Force 5 Class Association

  • Increase font size
  • Default font size
  • Decrease font size
Home Rules Corner - Issue 5 Posted THE RULES CORNER - Issue 5 Sailing the Racecourse: The First Beat
THE RULES CORNER - Issue 5 Sailing the Racecourse: The First Beat


Notice that while RRS-10 consists of only a single sentence, that sentence contains four (4) italicized terms (definitions).[2] Accordingly, to fully understand your rights and obligations under RRS-10 (or any other rule), you must first understand what each incorporated definition means in the context of that rule.

It’s pretty obvious which tack you’re sailing upwind, so let’s focus on the rule’s requirement that a port-tack boat must keep clear of a starboard-tack boat. What does keep clear mean in this context? Well, in general, it means that a port-tack boat cannot in any way interfere with a starboard-tack boat (i.e. force the starboard-tack boat to take avoiding action) that the port-tack boat encounters while racing.[3] And this applies irrespective of whether the starboard-tack boat is sailing a close-hauled course to windward or some other course—that is, reaching or running. But does this mean a starboard-tack boat can sail any course it wants and nearby port-tack boats must keep clear no matter what? Absolutely not. While racing, a starboard-tack boat is required to sail a proper course, which is (generally) the course the starboard-tack boat would sail to finish as soon as possible in the absence of the port-tack boat(s) referenced in RRS-10. Accordingly, a starboard-tack boat sailing upwind must maintain its proper course as it approaches a port-tack boat with an obligation to keep clear. The starboard-tack boat cannot alter its course in a manner that prevents the port-tack boat from keeping clear. RRS-16 (Changing Course) specifies that a right-of way boat changing course must initially give the non-right-of-way boat room[4] to keep clear. So while a starboard-tack boat is generally permitted to alter its course in any manner it deems appropriate to finish as soon as possible, the proximity of a port-tack boat referenced in RRS-10 increasingly restricts the starboard-tack boat’s discretion to do so as the boats approach one-another. At some point, the port-tack boat must be able to rely on the starboard-tack boat’s course remaining constant in order for the port-tack boat to be able to satisfy its obligation to keep clear. And the starboard-tack boat cannot change course in a manner that deprives the port-tack boat of room to keep clear. This is a commonly-violated principle—often occurring when a starboard-tack boat experiences/claims a favorable (or increasing) veer in wind direction while converging with a port-tack competitor. Both RRS-10 and the proper course definition permit the starboard-tack boat to alter its course to take advantage of the veer because (i) the starboard-tack boat has the right-of-way under RRS-10 and (ii) responding to the veer presumably facilitates finishing sooner than not responding. But RRS-16 clarifies that this remains true only to the point where any further course alteration by the starboard-tack boat would interfere with the port-tack boat’s room (space & seamanlike efforts) to keep clear. Once this point is reached, the starboard-tack boat must hold its current course.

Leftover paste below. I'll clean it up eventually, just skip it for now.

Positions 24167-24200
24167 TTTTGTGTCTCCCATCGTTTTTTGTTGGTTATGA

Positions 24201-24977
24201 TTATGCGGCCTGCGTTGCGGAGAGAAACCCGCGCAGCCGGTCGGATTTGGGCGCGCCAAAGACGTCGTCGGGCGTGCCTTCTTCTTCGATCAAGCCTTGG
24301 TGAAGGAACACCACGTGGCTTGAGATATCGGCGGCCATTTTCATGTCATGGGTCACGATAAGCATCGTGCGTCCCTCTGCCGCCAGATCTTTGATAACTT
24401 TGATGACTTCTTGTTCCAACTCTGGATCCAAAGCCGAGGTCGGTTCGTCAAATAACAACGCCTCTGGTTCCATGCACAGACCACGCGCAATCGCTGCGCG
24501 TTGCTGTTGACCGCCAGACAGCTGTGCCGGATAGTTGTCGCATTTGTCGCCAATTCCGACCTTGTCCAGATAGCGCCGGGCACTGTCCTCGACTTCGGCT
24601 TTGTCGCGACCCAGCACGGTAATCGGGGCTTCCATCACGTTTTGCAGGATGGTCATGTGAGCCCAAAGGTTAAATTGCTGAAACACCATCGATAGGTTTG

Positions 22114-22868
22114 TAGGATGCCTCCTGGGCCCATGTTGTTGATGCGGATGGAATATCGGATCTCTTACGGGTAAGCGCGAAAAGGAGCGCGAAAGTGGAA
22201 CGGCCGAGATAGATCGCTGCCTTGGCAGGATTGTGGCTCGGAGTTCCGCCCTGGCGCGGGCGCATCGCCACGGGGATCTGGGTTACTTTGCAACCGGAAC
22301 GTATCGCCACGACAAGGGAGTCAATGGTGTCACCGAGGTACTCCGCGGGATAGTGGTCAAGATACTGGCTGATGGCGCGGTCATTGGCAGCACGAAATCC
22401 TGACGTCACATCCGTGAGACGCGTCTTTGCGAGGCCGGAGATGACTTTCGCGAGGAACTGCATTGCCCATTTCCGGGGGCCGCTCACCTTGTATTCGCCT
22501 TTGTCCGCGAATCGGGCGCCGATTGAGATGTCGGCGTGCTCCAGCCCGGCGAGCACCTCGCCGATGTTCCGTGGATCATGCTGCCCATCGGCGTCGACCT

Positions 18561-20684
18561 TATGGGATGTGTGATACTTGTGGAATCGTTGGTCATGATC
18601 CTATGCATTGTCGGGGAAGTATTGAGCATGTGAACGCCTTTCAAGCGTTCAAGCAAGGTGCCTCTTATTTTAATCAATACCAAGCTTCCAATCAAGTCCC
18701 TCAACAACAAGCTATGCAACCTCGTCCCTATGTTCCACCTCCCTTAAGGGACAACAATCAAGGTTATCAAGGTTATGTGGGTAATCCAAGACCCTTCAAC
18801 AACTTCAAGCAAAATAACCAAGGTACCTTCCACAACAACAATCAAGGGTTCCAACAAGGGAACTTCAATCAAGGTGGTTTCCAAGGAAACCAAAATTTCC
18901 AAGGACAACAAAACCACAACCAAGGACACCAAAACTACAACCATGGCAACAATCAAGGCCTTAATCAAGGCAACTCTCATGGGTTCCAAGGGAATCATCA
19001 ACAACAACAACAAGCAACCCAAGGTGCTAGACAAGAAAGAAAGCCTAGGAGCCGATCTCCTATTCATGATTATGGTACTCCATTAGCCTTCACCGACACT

Let’s explore a few of examples:

(1) In a multi-class regatta with separate starts for each class, Competitor X (Force 5) crosses the finish line close-hauled on port tack. A few seconds later and a few boat lengths to windward of the line, Competitor X is startled by a shout from Competitor Y (Sunfish), who is running to the leeward mark on starboard tack. Competitor Y says “Hey, I’m still racing, and you just made me change course to avoid hitting you. Protest!” What should Competitor X do?

Apologize profusely and pay closer attention. I would argue that because Competitor X and Competitor Y were not sailing in the same race, Competitor X only had an obligation to keep clear of Competitor Y under general maritime rules of the road, not RRS-10.[5] Had Competitor X and Competitor Y been sailing in a race with a common start, however, Competitor X would be in trouble. Even assuming Competitor X had cleared the finish line and marks (and consequently was no longer racing)—a questionable assumption on the facts presented—Competitor X definitely interfered with a right-of-way starboard-tack boat that was still racing. The issue would be whether Competitor X could still take a two-turns penalty and re-finish or would have to retire.